On my first morning my door was opened and my name was called over a loud speaker to go out to medication pickup. I walked with a group of guys and we all walked a good distance to the clinic and back to pick up our medication. In the SHU a nurse came to the door and gave everything to you. The walk was beautiful but everything felt surreal, as though I was in a fog. The reality of it all still has not set in. My neighbor was also in the SHU with me, he’s a Mexican from southern California, and he and his celly had an extra hot pot which they let me use. As soon as I got in my cell I filled it with water and made my first cup of hot coffee in 9 years and 7 months. In the SHU we’re not allowed to have anything hot in fear that we would throw it at an officer. Man it was beautiful enjoying my first cup of Joe. At lunch I hooked up my first hot top ramen soup and had a hot lunch. On Saturday we had chicken – first piece I’ve had with a bone in 10 years. In the SHU they serve small nugget-style pieces because they’re afraid we’ll make a knife. On Sunday I had my first real egg. After breakfast they called for Church – I’m not cleared yet to go to services but as soon as I am I’ll be attending. In the SHU they have no form of religious services whatsoever – looking forward to getting my God on!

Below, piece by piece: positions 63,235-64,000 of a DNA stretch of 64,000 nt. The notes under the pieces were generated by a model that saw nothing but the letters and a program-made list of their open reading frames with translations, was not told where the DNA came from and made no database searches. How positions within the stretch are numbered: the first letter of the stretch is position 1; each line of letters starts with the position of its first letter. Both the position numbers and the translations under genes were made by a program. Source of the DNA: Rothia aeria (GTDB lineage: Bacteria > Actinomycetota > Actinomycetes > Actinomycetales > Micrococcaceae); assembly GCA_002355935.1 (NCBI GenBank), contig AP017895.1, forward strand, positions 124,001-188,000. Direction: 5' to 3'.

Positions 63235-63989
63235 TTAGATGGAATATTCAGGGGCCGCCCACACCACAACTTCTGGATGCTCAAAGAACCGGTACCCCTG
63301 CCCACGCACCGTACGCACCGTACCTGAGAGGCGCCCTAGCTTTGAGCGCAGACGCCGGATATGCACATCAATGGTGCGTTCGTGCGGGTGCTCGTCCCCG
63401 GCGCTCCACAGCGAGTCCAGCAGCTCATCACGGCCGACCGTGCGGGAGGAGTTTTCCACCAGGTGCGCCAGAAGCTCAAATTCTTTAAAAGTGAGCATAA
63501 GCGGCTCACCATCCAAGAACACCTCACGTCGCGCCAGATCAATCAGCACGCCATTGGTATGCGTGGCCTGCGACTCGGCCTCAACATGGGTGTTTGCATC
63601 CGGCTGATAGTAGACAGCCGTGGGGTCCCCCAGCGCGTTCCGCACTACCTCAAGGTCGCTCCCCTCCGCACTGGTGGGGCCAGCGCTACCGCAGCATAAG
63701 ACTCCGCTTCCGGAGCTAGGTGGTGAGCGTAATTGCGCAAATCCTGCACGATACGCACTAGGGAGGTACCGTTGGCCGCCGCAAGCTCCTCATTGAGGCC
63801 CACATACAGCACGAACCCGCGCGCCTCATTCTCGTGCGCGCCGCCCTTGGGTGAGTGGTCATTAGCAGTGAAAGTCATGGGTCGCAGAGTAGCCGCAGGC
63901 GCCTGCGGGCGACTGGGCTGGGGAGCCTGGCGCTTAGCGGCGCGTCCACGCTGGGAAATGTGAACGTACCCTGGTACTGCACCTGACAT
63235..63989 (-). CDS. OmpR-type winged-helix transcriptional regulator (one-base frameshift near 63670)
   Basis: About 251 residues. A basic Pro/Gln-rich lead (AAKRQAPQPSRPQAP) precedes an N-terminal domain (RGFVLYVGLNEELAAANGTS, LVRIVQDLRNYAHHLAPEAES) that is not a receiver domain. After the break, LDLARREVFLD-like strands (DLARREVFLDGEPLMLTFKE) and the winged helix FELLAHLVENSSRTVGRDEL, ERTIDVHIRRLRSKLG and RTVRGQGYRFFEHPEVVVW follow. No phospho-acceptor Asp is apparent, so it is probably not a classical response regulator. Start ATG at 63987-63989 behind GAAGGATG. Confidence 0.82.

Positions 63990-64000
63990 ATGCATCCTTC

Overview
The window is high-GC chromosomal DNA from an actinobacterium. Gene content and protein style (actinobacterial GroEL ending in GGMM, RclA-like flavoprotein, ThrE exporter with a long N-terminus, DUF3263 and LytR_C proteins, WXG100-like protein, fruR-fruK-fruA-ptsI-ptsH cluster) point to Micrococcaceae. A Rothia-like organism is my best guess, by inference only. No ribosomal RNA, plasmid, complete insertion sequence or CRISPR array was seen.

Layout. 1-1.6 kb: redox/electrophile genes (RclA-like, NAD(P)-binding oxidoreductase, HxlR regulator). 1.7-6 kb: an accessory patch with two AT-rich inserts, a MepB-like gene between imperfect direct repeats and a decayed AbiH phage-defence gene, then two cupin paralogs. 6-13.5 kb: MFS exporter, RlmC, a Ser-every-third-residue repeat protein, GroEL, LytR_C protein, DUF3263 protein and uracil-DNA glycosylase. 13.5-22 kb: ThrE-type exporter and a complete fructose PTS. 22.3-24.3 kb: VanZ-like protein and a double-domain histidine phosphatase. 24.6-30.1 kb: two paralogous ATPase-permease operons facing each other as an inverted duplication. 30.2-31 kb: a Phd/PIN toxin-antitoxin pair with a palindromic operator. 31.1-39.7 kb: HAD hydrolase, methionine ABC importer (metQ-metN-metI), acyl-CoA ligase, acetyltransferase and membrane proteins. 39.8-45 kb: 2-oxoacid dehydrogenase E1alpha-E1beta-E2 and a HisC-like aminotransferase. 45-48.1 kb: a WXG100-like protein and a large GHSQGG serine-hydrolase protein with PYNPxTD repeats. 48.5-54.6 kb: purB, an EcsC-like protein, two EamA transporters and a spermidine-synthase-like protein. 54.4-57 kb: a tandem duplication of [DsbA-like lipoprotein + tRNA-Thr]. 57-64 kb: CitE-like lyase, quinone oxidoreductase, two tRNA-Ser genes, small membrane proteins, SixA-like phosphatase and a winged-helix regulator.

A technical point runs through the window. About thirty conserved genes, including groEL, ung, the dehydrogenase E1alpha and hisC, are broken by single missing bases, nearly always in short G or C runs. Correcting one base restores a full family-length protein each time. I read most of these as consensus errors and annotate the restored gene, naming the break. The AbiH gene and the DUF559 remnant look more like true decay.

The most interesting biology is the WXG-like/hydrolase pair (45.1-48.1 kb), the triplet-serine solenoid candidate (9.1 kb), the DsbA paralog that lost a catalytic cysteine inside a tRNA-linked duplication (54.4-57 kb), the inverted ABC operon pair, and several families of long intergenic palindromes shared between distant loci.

In the mornings we have four hours of yard time and and hour and a half in the dayroom in the evening. I’m not eligible yet for this either but should be in 10 days. However, I don’t know if that will happen before they send a bus for me to go to whatever prison I’ve been promoted to.